Southern Laos – the hard way

Pakse to Paksong, Xekong, Saravan, Taoy, and Samuoy. And back. 450km – 6 days.

Bike touring, like all things truly worth doing, is not easy. Sometimes, on hard days, the constant hunger and sore butts, the rattling and shaking from rutted tracks, and the realities of living on the road in a foreign culture become difficult to bear. Thoughts of the comfortable life at home creep into your mind. But then you turn the corner to see emerald mountains bathed in the orange glow of sunset, and you realize, for the fifteenth time that day, that bike touring is unmatched. Nothing else can compare to the complete immersion in both landscape and culture that the cyclist’s view affords. This is the ultimate way to travel, and now, after sampling the alternatives, we can say that with complete confidence.

We’ve had a lot of hard days since we crossed into Laos on August 4th. Everything else we’ve biked on this trip has been a mild warm-up to what southern Laos threw at us. The adventure touring has truly begun; border issues, flooded roads, knee-deep mud, and more dead ends.

But first, we have a confession to make: we rode motorbikes – danced with the devil, if you will. Despite all of our high-minded talk about the ticking of freewheels, the meditation of the pedals, and the joys of cycling, we too were lured in by the promise of cheap, easy energy provided by gasoline, and the ability to move down the road at 60km/h with a quick flick of the wrist. We made an impromptu journey 160km south to visit the 4,000 islands area of the Mekong River, where the river’s great falls plunge into the lowlands of Cambodia. It was a quick out-and-back trip, but we learned a lot from that quick detour on our motorized bikes.

riding motorbikes south

Once you adjust to life on the road, it becomes an addiction that is not satiated by biking around town. When you hit cities, a jittery restlessness quickly emerges in your gut, commanding you to move. So, after a somewhat disappointing trip south, we were ready to saddle up, eagerly anticipating the climb up to the Bolaven Plateau; a climb to cooler weather, amazing coffee, and dramatic waterfalls. Surprisingly, after 5 weeks of biking, this was our first real climb of the trip – from 200m up to 1300m (clearly this is not Patagonia), but the road engineers were kind with their grading and we handled it with ease. The architecture and furnishings of the dwellings we passed gradually subsumed a mountain feel, and clothing became heavier, thicker. Up on the plateau, our first foray with slippery-as-ice Laotian road-mud was not so kind. I took a headfirst dive into a huge mud puddle and the aftermath of my accident was glued to my body like an unwelcome advertisement, inviting countless grins and laughter from the locals we passed.


But this was alleviated by the unfailing power of gravity, water, and wind at a nearby waterfall, which conspired to form sheets of driving mist that howled across a canyon with a hurricane’s ferocity – providing the perfect venue for an all-body power washing. First day completed, we tucked into delicious bowls of Vietnamese cuisine in Paksong, watched over by a (probably endangered) captive eagle, thoroughly enjoying the strange sensation of being um, cold, for the first time in 35 days. Syrupy-thick, rich, delicious Lao coffee awaited in the morning. Video of Day 1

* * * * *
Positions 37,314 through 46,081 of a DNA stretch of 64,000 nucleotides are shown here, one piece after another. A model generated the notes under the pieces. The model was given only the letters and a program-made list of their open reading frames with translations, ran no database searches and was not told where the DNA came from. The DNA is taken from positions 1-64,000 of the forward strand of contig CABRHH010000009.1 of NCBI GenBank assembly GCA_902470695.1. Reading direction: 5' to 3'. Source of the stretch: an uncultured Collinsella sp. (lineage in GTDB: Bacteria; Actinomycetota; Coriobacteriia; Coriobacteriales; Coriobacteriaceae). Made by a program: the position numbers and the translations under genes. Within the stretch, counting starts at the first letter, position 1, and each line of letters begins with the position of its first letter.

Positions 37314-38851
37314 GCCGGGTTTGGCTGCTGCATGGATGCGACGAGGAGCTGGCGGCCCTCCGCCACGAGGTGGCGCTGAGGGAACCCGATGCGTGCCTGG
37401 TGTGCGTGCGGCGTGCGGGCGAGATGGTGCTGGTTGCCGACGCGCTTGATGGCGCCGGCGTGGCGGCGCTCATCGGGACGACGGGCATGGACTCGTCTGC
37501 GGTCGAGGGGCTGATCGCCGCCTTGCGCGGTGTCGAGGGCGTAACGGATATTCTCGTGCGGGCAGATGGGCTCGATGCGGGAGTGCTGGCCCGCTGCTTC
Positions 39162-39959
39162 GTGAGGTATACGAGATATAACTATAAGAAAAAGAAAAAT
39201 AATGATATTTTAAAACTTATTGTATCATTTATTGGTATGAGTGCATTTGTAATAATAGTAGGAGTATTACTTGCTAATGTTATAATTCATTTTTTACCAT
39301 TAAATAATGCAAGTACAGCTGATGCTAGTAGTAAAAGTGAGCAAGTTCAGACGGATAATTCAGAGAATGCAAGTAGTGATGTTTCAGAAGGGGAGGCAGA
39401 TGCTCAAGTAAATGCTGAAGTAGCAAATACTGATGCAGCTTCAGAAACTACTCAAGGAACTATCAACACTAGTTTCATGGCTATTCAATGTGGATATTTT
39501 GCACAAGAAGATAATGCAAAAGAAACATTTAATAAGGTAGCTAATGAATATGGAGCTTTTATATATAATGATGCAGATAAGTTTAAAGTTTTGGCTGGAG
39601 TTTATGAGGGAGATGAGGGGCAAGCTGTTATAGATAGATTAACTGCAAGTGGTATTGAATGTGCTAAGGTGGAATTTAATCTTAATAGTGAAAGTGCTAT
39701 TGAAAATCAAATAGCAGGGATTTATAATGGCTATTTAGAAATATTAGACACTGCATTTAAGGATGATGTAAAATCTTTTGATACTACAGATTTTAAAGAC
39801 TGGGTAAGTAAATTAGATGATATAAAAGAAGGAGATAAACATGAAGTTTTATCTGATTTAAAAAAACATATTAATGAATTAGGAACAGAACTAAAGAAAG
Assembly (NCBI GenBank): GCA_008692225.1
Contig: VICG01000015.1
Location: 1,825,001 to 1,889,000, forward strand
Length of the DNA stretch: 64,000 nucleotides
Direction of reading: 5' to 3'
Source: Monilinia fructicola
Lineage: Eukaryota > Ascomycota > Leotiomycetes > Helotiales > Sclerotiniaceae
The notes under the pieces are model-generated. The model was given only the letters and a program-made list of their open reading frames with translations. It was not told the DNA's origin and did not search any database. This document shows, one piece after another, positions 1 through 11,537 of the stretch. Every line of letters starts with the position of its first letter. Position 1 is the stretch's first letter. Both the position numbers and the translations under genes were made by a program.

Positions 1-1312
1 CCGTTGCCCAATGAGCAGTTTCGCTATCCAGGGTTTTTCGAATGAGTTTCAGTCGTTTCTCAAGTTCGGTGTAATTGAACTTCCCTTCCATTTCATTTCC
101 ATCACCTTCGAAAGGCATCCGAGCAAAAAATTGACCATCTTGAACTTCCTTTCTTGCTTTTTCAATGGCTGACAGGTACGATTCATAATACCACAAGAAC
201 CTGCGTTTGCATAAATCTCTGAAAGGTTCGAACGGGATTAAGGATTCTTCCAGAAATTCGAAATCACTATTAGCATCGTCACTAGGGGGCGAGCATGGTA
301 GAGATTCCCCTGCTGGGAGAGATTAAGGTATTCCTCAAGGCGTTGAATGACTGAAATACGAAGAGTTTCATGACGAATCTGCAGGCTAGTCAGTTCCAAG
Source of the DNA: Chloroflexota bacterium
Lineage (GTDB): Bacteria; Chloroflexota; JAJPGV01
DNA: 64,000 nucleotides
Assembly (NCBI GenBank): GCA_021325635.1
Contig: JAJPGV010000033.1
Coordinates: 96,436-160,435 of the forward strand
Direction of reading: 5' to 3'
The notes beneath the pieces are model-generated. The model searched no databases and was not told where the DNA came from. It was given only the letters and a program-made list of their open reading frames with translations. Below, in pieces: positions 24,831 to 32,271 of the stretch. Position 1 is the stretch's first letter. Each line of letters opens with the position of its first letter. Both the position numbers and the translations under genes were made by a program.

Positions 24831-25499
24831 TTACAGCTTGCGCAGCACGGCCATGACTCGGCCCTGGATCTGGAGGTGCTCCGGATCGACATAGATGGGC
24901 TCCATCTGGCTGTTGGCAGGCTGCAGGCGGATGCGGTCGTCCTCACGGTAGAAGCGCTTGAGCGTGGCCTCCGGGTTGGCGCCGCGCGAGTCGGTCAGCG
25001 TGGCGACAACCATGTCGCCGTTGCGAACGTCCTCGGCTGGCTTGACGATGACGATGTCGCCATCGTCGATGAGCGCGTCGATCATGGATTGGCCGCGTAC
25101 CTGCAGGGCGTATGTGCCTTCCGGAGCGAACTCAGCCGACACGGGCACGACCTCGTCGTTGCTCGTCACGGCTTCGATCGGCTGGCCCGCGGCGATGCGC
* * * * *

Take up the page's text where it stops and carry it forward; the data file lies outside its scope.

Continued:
Karma paid Alex a visit the next day on our descent off the Bolaven Plateau as pavement disintegrated to mud, and the nice thick orange line on our map changed to a thin yellow one to reflect the change in road status. His laughter from my fall the previous day faded into mine as the Laotian Ice Mud threw him to the ground, smearing the same impossibly-clingy mud all over his clothes and bags.

slippery. as. ice.

His accident urged caution, and we carefully moved downhill on the slippery substrate, trying to avoid turning our wheels or braking too quickly, gradually but steadily eating away the elevation we’d gained as we passed through acres of coffee plantations. Gorgeous views out over the lowlands below, glimpses of tiny villages, and almost no traffic lifted our spirits; this was the bike touring we had been waiting for. 40km later, those spirits were trapped in a quagmire of clay, mud, water, and one very badly stuck truck.

celebrating beautiful scenery and empty roads

After pushing, pulling, and carrying our bikes for an hour through thigh-high sticky mud that coated everything in a thick layer of goo, we caught up with 4 Laotians whose truck was firmly stuck in the worst of it. They clearly needed our help, so we volunteered our arms for more pushing. After two exhausting hours of rocking, pushing, hauling, lifting, levering, and cursing, the truck finally crept out of the 500m long swamp of mud – tires flinging hot mud-missiles at our chests and faces as they struggled to find purchase. Good Samaritan status achieved, we half slid/half crawled back up to our bikes and man-handled them across the swamp to dry ground as visibility faded with the dying light.

endless mud